Listen to this article:
One of the cruellest tricks played on the Hindus and Sikhs of Afghanistan and Pakistan by Prime Minister Narendra Modi is the cynical use he has made of their vulnerable status to polarise Indian society on communal lines without doing the one thing required to actually address their plight: giving them a guarantee of proper refuge in India.
We were served an unwelcome reminder of his government’s hypocrisy on Sunday when it announced that an ‘emergency’ decision has been taken to process electronic visas for over a hundred Sikh and Hindu Afghans whose applications for an Indian visa had been kept pending since the Taliban took over Kabul last August. “He was trying to get a visa ever since the Taliban took over Afghanistan,” the widow of Sawinder Singh, an Afghan Sikh killed in the attack, told PTI. “Had he got his visa in time he would have not have died this brutal death.”
That it took a terrorist attack on a Kabul gurudwara by the Islamic State to finally goad Modi into providing a haven for these vulnerable Afghans tells us all we need to know about the “humanitarian concerns” supposedly driving his government’s controversial Citizenship (Amendment) Act (CAA).
On Monday, the prime minister wrote a short letter to “members of the Afghan Sikh community” extending “India’s solidarity with the Afghan Hindu-Sikh community at this difficult moment of suffering and pain.” Three words which were missing from the letter were ‘Citizenship Amendment Act’.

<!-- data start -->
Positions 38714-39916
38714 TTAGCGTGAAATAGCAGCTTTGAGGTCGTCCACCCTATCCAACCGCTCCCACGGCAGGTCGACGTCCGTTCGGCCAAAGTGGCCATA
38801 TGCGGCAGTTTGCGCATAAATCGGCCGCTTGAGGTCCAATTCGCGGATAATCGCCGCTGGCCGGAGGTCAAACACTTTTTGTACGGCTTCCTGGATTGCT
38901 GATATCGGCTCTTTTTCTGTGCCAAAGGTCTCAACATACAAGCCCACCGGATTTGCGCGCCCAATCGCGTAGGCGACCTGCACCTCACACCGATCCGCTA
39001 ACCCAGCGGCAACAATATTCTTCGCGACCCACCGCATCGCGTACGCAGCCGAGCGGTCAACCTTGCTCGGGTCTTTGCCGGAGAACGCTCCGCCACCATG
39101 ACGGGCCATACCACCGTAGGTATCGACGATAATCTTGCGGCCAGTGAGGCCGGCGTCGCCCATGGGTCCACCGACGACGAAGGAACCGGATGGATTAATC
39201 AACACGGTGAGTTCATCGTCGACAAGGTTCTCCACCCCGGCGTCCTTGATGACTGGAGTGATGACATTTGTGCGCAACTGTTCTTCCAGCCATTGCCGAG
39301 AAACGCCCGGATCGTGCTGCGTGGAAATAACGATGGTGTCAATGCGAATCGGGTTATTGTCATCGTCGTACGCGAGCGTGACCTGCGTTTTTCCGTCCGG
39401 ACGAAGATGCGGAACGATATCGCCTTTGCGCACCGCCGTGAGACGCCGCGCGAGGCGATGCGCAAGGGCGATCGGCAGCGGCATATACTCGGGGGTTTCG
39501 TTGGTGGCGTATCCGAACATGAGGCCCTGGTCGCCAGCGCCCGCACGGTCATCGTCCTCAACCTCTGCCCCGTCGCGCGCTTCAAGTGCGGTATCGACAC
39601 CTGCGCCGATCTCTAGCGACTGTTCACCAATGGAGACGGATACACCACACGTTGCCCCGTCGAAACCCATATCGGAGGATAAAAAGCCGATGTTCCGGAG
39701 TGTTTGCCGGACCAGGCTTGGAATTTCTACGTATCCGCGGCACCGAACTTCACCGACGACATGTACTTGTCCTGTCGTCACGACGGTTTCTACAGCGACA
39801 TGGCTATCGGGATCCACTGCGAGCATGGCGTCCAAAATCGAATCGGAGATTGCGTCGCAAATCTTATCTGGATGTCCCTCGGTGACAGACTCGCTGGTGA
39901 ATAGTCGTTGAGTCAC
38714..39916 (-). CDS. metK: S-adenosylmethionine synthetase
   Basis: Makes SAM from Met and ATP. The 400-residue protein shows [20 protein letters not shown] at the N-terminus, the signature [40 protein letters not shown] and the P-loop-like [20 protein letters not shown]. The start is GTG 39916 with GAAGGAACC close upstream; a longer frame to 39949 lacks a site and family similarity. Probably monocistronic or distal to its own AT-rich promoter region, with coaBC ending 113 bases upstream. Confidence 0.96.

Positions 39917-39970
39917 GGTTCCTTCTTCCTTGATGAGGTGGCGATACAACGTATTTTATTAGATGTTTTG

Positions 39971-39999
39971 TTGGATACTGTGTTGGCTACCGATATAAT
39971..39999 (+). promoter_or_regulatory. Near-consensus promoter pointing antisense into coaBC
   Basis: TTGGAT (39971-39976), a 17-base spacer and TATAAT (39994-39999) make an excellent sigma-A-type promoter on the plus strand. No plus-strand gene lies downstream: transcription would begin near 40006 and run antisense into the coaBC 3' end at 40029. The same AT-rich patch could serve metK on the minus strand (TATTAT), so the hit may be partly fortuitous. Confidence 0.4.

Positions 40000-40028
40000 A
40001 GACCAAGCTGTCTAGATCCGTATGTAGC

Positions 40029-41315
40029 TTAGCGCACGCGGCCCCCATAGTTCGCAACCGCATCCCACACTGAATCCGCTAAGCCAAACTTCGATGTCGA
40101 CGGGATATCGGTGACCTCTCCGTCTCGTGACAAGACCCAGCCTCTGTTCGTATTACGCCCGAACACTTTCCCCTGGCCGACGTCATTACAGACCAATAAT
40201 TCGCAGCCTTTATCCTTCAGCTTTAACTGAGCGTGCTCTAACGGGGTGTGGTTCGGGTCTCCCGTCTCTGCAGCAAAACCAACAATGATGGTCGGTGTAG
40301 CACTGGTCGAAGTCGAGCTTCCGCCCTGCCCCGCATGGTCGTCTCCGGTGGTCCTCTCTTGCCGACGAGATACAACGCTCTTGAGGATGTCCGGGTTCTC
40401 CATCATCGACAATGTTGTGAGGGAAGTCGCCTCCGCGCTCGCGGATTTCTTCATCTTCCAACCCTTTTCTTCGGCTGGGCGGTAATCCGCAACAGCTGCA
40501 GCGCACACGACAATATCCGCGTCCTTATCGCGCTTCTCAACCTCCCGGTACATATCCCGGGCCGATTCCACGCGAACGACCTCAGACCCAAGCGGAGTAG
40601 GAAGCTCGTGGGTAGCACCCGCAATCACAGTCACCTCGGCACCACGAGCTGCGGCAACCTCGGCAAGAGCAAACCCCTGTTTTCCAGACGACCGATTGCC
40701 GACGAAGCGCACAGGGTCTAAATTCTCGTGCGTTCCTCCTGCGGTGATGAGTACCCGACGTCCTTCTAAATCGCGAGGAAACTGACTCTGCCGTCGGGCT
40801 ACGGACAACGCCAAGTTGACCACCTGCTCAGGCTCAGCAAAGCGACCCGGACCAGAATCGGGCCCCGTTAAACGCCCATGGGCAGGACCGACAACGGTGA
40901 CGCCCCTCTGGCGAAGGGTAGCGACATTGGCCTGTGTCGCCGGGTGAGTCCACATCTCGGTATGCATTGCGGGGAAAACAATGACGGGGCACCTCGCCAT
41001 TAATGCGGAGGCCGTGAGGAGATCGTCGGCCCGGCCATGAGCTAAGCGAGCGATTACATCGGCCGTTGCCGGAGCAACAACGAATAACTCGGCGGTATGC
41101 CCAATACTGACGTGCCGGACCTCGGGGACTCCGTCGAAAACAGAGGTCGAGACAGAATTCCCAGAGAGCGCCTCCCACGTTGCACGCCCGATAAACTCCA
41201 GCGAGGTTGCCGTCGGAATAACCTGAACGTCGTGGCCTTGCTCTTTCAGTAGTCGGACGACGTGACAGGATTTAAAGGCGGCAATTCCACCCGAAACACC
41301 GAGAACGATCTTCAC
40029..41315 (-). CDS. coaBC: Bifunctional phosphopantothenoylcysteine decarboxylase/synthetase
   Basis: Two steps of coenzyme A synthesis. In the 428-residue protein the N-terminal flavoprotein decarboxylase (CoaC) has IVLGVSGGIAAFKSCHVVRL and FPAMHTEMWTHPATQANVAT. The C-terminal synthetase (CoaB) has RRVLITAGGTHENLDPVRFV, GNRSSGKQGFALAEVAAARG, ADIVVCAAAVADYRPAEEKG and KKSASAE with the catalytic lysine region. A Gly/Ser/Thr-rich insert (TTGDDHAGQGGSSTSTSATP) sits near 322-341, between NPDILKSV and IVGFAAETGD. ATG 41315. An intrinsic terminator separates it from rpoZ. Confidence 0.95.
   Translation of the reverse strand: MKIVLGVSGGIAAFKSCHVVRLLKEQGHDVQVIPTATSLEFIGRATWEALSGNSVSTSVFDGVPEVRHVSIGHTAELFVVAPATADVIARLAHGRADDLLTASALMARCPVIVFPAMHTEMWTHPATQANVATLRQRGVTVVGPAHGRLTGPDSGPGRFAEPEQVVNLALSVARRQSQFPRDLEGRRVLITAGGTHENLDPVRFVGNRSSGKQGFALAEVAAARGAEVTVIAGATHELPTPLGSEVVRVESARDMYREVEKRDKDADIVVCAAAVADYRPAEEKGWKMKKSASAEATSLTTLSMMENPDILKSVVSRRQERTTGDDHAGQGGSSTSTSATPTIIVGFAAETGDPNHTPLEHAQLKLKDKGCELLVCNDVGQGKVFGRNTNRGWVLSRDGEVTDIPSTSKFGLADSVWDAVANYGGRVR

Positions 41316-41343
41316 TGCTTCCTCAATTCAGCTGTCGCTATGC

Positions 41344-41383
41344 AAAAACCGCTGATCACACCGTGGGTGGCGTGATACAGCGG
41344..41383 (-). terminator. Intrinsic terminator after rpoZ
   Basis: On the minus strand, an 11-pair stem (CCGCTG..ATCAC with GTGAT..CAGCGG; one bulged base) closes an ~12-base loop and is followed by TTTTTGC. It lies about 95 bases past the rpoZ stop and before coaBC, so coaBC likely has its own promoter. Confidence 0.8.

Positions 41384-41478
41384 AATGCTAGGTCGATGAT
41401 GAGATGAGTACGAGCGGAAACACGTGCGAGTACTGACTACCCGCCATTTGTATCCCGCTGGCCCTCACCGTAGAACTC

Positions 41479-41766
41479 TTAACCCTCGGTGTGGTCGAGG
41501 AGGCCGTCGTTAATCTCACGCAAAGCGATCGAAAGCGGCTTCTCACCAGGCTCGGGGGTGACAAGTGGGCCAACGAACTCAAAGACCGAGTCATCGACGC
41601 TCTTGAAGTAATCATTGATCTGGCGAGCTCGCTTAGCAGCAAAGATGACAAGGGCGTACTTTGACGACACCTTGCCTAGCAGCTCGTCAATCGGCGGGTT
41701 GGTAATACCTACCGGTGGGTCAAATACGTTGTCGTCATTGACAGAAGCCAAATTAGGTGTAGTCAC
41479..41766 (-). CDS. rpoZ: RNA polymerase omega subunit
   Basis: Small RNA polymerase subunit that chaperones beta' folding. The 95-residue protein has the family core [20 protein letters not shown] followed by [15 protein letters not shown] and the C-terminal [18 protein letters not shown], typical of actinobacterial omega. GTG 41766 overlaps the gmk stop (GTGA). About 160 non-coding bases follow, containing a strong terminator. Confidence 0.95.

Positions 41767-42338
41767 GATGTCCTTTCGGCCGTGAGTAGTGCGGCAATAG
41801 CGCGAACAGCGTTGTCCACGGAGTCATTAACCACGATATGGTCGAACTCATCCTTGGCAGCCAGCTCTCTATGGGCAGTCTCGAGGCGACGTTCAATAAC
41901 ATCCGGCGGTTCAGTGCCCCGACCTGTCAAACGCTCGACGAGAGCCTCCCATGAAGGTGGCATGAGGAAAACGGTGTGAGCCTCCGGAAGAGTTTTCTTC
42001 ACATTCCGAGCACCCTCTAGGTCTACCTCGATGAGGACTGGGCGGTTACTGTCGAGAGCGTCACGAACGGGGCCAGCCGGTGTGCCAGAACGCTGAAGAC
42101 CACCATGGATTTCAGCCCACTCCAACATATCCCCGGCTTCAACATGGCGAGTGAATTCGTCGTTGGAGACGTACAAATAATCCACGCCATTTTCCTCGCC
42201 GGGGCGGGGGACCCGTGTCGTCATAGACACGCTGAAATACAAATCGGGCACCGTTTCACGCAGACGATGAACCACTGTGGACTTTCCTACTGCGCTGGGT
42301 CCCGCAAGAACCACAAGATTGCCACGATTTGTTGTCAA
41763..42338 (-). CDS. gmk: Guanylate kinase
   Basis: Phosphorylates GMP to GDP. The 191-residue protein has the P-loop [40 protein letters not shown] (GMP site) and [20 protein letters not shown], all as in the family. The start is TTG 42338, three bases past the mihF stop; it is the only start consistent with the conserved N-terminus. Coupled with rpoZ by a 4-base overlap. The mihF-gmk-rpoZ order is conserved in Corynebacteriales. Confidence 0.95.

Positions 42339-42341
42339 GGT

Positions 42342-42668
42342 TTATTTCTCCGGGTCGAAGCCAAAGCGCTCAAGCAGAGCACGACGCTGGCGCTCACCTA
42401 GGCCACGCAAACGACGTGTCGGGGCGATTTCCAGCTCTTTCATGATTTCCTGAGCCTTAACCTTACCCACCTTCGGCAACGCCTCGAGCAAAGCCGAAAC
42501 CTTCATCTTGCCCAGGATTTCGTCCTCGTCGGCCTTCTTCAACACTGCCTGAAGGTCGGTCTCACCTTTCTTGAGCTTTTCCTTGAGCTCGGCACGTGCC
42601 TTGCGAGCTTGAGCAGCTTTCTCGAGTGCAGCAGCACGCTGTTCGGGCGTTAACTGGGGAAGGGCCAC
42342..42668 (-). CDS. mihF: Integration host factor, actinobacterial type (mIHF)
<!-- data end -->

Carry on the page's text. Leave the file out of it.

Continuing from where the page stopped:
The omission was surprising given the use Modi and his ministers had made of the ‘Afghan Hindu-Sikh community’ to justify the CAA. “Recent developments in our volatile neighbourhood & the way Sikhs & Hindus are going through a harrowing time are precisely why it was necessary to enact the Citizenship Amendment Act,” Hardeep Puri had tweeted last August when the Taliban took over. These claims were dishonest, of course, since the CAA had a cut-off of December 2014 and was never meant to help those buffeted by “recent developments”. But they were dishonest for another, more shocking reason: the Act was just a political stunt to polarise Indian society.
The official rationale for pushing the CAA through parliament in 2019 was that the Hindus and Sikhs of Afghanistan and Pakistan (but also from Bangladesh) were a persecuted, embattled, endangered religious minority that needed an expedited pathway to Indian citizenship regardless of whether they entered the country with valid papers.
India did indeed have an obligation to provide refuge to these persecuted souls, about that there is no doubt. Historically, India has always opened its doors for people from the region and beyond who were forced – by violence or persecution – to leave their own lands. But instead of adopting a transparent and humanitarian refugee policy that would have enabled the Afghan Sikhs and Hindus to enter India or, having entered, to live and work here as long as they liked, Modi and Union home minister Amit Shah decided on a more circuitous – and ultimately bogus – route: amending the Citizenship Act.
For the first time in India’s history as a civilisation and a republic, the CAA introduced religion as a criterion for taking in the persecuted and explicitly excluded undocumented Muslim refugees from the ambit of citizenship. Even though there are Muslim communities in Afghanistan and Pakistan that are subjected to discrimination, persecution and even violence – and the Ministry of External Affairs has commented on the plight of Muslim groups like the Ahmadis – the CAA inexplicably excluded persecuted Muslim refugees from the law’s provisions.
This is how the logic was summarised in the CAA’s statement of objects and reasons: